Latest Posts



Translate

Total Pageviews

Wednesday, 9 January 2013

Reserved or overhead ports for virtual switches


Details

To account for overheads such as physical NIC ports (uplinks), CDP traffic, and network discovery, ESX 3.x, ESX/ESXi3.5.x, and ESX/ESXi 4.x allocate and reserve an additional eight ports per virtual switch beyond what is available for virtual machine use. This additional overhead is allocated regardless of the number of ports on the virtual switch, and accounts for the most common product deployment scenarios.

Solution

Configuring a virtual switch from vSphere Client

When configuring a virtual switch from vSphere Client, the ESX machine provides available virtual switch port count, which already reflects the fixed overhead (8, 24, 56, 120, 248, 504, 1016, 2040, and 4088 available ports respectively).
 
Note: Only ESX/ESXi 4.x have 2040 or 4088 ports.
 
Configuring a virtual switch using esxcfg-vswitch command

When configuring a virtual switch using esxcfg-vswitch command, this overhead must be explicitly taken into account when specifying the total number of ports to allocate. Available port counts as displayed in vSphere Client need to be incremented by eight when working with esxcfg-vswitch command. 
 
vSphere Client esxcfg-vswitchTotal Ports
8168 virtual machine + 8 Reserved
243224 virtual machine + 8 Reserved
56*6456 virtual machine + 8 Reserved
120**128120 virtual machine + 8 Reserved
248256248 virtual machine + 8 Reserved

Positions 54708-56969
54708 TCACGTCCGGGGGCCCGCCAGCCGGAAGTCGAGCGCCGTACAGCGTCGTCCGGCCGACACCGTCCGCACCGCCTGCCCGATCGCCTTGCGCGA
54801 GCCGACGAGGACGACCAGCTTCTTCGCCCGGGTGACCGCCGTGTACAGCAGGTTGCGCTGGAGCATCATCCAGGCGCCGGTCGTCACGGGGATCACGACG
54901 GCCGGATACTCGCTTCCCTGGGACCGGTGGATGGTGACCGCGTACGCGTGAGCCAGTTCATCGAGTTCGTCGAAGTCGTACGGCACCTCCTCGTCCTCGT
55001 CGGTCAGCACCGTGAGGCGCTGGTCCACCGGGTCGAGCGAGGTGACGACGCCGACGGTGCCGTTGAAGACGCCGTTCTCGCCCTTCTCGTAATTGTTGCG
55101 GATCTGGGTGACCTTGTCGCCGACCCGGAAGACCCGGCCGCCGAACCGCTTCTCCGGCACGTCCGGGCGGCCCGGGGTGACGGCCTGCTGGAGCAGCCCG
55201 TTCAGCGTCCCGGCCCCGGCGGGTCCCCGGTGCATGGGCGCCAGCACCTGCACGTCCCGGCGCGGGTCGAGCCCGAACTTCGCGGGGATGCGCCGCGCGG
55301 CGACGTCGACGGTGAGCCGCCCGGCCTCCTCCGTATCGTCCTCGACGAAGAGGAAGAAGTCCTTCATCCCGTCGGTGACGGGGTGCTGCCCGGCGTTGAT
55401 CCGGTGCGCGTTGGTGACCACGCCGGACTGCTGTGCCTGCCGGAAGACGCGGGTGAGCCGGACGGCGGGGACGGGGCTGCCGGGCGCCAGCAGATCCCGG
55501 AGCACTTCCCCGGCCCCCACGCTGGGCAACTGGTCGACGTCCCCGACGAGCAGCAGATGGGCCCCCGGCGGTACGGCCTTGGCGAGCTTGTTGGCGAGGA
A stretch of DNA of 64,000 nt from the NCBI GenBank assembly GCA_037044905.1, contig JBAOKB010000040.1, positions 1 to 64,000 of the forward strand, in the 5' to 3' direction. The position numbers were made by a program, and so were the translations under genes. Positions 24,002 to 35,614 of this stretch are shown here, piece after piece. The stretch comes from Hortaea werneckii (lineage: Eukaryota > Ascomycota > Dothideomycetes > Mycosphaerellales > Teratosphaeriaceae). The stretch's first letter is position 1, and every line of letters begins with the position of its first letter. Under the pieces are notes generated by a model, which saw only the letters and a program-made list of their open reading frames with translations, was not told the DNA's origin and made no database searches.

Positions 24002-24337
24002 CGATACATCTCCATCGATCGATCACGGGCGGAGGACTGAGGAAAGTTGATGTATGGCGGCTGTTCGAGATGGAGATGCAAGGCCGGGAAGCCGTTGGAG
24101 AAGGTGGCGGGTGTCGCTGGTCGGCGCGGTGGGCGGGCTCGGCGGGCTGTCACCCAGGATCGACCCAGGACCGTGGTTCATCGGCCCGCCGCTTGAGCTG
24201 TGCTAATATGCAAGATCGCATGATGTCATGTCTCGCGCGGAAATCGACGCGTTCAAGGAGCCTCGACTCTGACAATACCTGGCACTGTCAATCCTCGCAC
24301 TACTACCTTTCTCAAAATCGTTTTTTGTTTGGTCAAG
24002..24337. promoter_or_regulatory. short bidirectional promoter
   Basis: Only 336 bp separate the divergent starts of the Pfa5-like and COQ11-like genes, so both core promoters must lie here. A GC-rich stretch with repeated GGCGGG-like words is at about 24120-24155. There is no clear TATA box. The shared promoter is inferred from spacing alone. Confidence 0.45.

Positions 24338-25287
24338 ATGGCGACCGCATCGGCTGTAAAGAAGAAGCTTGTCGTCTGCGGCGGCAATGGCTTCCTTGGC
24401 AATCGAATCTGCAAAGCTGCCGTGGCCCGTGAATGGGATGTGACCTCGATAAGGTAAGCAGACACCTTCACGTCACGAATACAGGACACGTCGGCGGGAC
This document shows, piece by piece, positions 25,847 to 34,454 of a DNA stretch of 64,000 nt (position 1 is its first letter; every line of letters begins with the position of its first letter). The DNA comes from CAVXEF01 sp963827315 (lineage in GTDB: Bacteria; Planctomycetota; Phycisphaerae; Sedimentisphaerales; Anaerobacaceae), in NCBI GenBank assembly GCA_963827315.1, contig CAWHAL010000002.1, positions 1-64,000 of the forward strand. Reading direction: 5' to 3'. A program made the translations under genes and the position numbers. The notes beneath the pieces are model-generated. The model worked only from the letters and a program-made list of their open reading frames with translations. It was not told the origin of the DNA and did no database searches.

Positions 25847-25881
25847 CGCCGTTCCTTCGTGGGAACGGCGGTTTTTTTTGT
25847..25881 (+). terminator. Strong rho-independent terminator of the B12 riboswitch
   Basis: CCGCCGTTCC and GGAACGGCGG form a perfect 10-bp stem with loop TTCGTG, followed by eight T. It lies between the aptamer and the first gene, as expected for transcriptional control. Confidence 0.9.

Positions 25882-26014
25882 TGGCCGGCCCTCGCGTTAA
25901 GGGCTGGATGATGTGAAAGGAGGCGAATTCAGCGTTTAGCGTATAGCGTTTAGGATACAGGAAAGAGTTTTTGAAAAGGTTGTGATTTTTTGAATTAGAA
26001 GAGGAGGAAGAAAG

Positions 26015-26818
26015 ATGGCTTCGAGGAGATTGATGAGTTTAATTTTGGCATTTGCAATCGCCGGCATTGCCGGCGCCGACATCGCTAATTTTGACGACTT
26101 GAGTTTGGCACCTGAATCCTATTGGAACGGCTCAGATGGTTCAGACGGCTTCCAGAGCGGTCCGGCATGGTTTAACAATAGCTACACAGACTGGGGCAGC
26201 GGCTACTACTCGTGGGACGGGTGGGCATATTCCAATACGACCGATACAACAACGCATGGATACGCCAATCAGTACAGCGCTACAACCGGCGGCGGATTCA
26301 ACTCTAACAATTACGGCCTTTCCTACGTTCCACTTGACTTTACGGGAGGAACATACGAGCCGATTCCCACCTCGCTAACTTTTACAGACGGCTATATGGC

504512504 virtual machine + 8 Reserved
101610241016 virtual machine + 8 Reserved
2040***20482040 virtual machine + 8 Reserved
4088***40964088 virtual machine + 8 Reserved
 
* = System default for new virtual switches in ESX/ ESXi 3.x
** = System default for new virtual switches in ESX/ ESXi 4.x
*** = Only for ESX/ESXi 4.0
 
Note:  Certain higher-complexity product deployment scenarios might require more eight virtual switch ports for overhead.

Typically, each additional uplink connected to the same virtual switch beyond the first six uplinks reduces the number of ports available on that virtual switch for virtual machine use by one.

Deployment scenarios where a very large number of uplinks are teamed together on a single virtual switch might significantly impact the number of  ports on that virtual switch available for virtual machine use, and the overall size of the virtual switch might need to be adjusted accordingly.

The current port utilization data for virtual switches can be reviewed by using the esxcfg-vswitch --list command.

The current overhead utilization on a given virtual switch can be calculated by subtracting the Used Ports value for all PortGroups from the Used Ports value for that virtual switch.

Source:-
http://kb.vmware.com/selfservice/microsites/search.do?language=en_US&cmd=displayKC&externalId=1008040